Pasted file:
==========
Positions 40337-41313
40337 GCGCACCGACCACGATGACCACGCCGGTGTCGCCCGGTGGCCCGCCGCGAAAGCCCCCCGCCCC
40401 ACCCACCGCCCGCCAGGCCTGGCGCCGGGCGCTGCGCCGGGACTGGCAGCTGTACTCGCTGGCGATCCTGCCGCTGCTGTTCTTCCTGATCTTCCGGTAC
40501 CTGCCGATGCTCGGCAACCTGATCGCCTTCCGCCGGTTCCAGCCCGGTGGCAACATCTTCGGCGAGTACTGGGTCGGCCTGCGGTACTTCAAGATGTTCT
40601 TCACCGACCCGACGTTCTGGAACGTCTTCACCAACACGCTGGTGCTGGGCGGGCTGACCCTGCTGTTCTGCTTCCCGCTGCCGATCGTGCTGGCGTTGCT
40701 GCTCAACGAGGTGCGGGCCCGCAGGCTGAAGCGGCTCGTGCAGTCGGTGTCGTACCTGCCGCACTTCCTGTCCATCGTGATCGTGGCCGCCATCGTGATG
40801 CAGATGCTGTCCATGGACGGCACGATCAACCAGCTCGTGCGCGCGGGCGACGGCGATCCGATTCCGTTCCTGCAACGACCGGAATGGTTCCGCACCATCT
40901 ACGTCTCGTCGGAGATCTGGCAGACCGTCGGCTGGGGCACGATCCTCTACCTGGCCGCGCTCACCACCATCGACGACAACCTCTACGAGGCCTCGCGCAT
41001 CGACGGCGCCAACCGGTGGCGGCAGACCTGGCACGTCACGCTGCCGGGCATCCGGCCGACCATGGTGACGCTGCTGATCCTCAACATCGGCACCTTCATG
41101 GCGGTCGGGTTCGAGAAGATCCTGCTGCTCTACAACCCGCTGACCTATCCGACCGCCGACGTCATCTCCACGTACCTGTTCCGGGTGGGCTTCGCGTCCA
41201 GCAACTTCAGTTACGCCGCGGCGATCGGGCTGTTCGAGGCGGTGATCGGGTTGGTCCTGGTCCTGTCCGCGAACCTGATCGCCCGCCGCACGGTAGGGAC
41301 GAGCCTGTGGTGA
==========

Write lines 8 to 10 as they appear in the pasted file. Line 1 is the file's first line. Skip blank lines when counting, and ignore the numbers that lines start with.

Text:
40901 ACGTCTCGTCGGAGATCTGGCAGACCGTCGGCTGGGGCACGATCCTCTACCTGGCCGCGCTCACCACCATCGACGACAACCTCTACGAGGCCTCGCGCAT
41001 CGACGGCGCCAACCGGTGGCGGCAGACCTGGCACGTCACGCTGCCGGGCATCCGGCCGACCATGGTGACGCTGCTGATCCTCAACATCGGCACCTTCATG
41101 GCGGTCGGGTTCGAGAAGATCCTGCTGCTCTACAACCCGCTGACCTATCCGACCGCCGACGTCATCTCCACGTACCTGTTCCGGGTGGGCTTCGCGTCCA